Out-Law News | 28 Aug 2014 | 5:29 pm | 2 min. read
Since the new rules came into force in April 2013 only one of the 65 potential bidders for central government contracts worth £5 million or more failed the 'overriding mandatory procurement test', the Cabinet Office said, following a mandatory review of the policy. However, this failure was due to the bidder "being unable to provide and deliver services that would fulfil the procurement department's contract, rather than an issue of whether or not they were tax compliant", the Cabinet Office said.
Research conducted by Pinsent Masons, the law firm behind Out-Law.com, in June found that no businesses had been barred from bidding on contracts since the rules were introduced. Tax expert Ian Hyde of Pinsent Masons said that the data showed that "the popular belief that big businesses are all engaged in systematic abuse of the tax system is actually wide of the mark".
"Since the recession hit, media scrutiny of 'unfair' corporate tax arrangements has been intense, and any public outcry can be hugely damaging to a business' reputation," he said. "Companies have been quick to respond to public sentiment and political pressure, acknowledging that the potential loss of business which can result from an adverse story in the press about a company's tax arrangements is not worth the risk."
"The attitude of large companies to tax avoidance has changed significantly from the position ten or more years ago, when many of the schemes that are now hitting the courts were devised. In the main, companies are now unwilling to enter into artificial avoidance schemes and are increasingly keen to demonstrate, as part of their wider contribution to society, that their tax affairs are all above board, for example through detailed disclosure in their annual reports and in other communications with stakeholders," he said.
Since 1 April 2013, bidders on all central government contracts worth over £5m have been required to disclose any "occasions of non-compliance" included in any tax returns filed on or after 1 October 2012. Procuring authorities are able to bar non-compliant suppliers from bidding on that contract.
Items which must be disclosed include any occasions where a tax return is found to be incorrect as a consequence of HMRC successfully taking action under the new general anti-abuse rule (GAAR) or under the 'Halifax abuse' principle, which applies in relation to VAT. The rules may also include some cross-border direct tax planning with the EU. HMRC will not be deemed to have "successfully challenged" a supplier for the purposes of the policy until all appeal avenues are exhausted.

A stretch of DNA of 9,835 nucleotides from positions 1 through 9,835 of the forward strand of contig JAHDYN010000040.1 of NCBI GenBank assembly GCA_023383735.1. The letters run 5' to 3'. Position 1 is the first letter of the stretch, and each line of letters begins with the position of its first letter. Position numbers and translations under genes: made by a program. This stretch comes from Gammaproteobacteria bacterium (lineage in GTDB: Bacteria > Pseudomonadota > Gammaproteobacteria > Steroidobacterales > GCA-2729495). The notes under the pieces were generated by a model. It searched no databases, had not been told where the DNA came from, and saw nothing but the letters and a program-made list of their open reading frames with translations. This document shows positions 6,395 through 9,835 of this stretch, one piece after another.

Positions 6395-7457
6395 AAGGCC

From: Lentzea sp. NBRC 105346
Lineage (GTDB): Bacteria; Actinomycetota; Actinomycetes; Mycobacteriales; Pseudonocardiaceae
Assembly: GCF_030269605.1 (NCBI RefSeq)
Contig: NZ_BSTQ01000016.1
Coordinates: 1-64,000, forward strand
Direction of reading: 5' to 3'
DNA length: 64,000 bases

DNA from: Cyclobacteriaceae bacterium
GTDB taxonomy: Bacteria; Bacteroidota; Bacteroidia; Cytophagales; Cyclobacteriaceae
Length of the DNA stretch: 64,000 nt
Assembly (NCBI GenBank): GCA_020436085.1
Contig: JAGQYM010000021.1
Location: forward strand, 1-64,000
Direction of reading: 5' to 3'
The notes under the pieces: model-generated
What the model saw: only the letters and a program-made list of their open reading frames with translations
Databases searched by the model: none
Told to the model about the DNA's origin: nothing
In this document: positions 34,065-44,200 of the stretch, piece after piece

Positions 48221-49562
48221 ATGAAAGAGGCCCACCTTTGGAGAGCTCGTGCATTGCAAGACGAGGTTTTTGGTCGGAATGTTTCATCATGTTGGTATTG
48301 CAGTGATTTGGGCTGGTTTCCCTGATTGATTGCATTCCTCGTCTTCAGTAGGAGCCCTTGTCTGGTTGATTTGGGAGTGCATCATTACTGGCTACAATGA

Non-compliance also covers situations where a supplier's tax affairs have given rise to a conviction for tax-related offences or to a penalty for civil fraud or evasion. Tax returns later found to be incorrect because a scheme in which the supplier was involved should have been referred to HMRC under the Disclosure of Tax Avoidance Schemes (DOTAS) rules will also be caught, and suppliers with tax obligations in other jurisdictions will also have to disclose non-compliance in relation to equivalent foreign tax rules.
The government had originally planned to require businesses to disclose any occasions of non-compliance dating back ten years, however this requirement was dropped after industry lobbying. Tax expert Heather Self of Pinsent Masons said that although some politicians would like to have seen the rules go further, it was right that the retrospective element was removed.
"Some MPs have said that the rules are not tough enough, but there are boundaries imposed by EU procurement rules: all government procurement processes must be based on fair and open criteria," she said. "A company cannot be barred from the process merely because its tax bill is lower than politicians might like."
"UK law will be updated shortly in any case, to comply with new EU rules which provide for a mandatory exclusion for failure to pay taxes where this has been established by a final legal decision. However, we think that most major UK companies will have little difficulty in demonstrating that they have properly complied with this requirement," she said.